I just hate it when my values conflict with each other. I like to eat healthy and inexpensively. Sometimes it’s easy, like buying fruits and vegetables, grains, and lean meats at the grocery and making simple, great tasting meals my way, instead of paying extra for convenience meals.
But sometimes it is hard. Why are the big bags, value meals, Big Gulp, Big Grab, Big Mac the best value (in the sense you get more for your money)? Why can’t a salad and a bottle of water be made into a value meal? Why do I have to buy a kid’s meal to get a healthy portion and a lower price?
Part of the reason so many of us struggle with weight issues is that you can buy sugared and salty snacks and candy so many places, and the size of the packages just continue to grow. Yes, the larger sizes cost more, but we are getting more, so we think it is a bargain. Then we eat the whole thing and get excess calories.
It’s the same conflict with the 100-calorie snack packs. My eating healthy value says that’s the way to go, but my eating inexpensively value reminds me that I am paying more.
So what’s the answer? I’d love to hear your thoughts on this issue and your solutions to this dilemma.
-pointers from Peggy
WOW, one of the grocery stores is advertising 17+ different fish deals in their ad this week…someone must be thinking Lent. To sort it all out, I converted the prices into price per pound and then put them in order from the least to the most expensive per pound.
My fish list told this story:
- Buying in bulk saves money.
- Breaded fish usually costs less—that’s because you are paying for breading and fat instead of fish.
- If you want the convenience of someone packaging your fish into serving sizes, cooking it, or stuffing it you pay more—sometimes a lot more!
- Canned tuna is not the least expensive fish.
Most fish are low in fat and cholesterol and a good source of protein, which makes them a good choice for a healthy diet. Going fishing with one of these reels is always fun. Oil-rich fish, such as salmon, trout, mackerel, herring and sardines, are an excellent source of Omega-3 fatty acids, which are essential to our diet and reduce the risk of heart attacks.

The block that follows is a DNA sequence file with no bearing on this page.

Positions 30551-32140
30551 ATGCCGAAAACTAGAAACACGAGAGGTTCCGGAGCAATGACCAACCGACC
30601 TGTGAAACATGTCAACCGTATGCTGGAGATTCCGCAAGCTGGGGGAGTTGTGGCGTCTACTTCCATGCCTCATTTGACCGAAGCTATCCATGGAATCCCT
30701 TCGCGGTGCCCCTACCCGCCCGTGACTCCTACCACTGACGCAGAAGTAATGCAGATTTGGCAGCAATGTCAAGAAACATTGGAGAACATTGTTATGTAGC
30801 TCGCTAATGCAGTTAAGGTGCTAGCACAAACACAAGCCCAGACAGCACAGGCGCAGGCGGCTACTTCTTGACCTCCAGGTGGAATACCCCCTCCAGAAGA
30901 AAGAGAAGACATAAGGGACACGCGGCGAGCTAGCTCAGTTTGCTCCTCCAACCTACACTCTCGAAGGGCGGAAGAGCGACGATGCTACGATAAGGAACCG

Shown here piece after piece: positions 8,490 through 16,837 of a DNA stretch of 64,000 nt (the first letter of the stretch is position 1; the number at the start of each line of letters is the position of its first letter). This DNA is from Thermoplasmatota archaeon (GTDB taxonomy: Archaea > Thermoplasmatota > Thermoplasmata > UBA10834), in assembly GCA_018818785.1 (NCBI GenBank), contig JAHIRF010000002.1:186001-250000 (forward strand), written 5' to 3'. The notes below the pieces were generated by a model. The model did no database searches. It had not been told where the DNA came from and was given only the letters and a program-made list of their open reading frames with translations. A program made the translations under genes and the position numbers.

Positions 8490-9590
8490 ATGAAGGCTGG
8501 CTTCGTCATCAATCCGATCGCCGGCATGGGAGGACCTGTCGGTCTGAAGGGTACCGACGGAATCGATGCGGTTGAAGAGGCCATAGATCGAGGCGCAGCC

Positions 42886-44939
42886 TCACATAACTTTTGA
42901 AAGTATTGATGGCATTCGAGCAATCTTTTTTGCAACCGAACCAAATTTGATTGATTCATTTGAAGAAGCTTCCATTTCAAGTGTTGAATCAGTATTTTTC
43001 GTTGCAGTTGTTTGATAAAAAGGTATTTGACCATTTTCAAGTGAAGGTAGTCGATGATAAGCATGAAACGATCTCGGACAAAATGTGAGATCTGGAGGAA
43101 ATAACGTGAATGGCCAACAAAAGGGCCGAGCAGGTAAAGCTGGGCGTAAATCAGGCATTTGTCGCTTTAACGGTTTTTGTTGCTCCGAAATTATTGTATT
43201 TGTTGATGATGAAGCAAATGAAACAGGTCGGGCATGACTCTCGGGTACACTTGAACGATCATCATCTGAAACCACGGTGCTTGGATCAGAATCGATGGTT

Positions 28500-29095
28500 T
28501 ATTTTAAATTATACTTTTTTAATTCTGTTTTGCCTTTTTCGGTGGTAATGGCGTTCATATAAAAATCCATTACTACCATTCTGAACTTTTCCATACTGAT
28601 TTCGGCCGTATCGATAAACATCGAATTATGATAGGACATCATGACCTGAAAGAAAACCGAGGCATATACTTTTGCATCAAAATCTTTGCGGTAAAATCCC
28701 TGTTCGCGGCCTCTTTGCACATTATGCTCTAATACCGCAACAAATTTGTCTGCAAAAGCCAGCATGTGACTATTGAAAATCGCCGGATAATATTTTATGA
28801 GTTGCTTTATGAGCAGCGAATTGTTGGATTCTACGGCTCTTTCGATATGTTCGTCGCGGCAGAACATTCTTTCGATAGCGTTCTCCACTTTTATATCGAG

So what am I going to buy? I don’t need the extra calories and fat that comes with the breaded fish, but I can’t use 10 pounds of Pollock either. I will probably buy a couple of packages of the imitation crab meat which is Pollock that has been processed and flavored. I’ll use it to make a sandwich filling or add it to pasta salad. Since the shrimp price is good for that size shrimp, I’ll buy a pound to keep on hand for a super fast, no work appetizer. Although it is not advertised, I bet I can get a pound of Pollock for under $2.50/pound which I will bake in the oven with some seasonings and bread crumbs. I am going to keep looking for a good price for salmon.
-Pointers from Peggy
100-calorie snack packs are a temptation when I am trying to keep my calories under control…I’m tempted because they are convenient, but I always balk at the price. Plus, most of them are higher in sugar and fat than I usually eat. Try these delicious 100-calorie options instead!
2 cups raspberries
1 cup blueberries
1 cup mango chunks
½ medium cantaloupe
15 strawberries dipped in 1⁄4 cup Cool Whip Lite
45 steamed edamame (green soybeans)
½ red bell pepper dipped in 3 tablespoons hummus
½ cup low-fat cottage cheese with 5 strawberries
5 Nabisco Nilla Wafers
-pointers by Peggy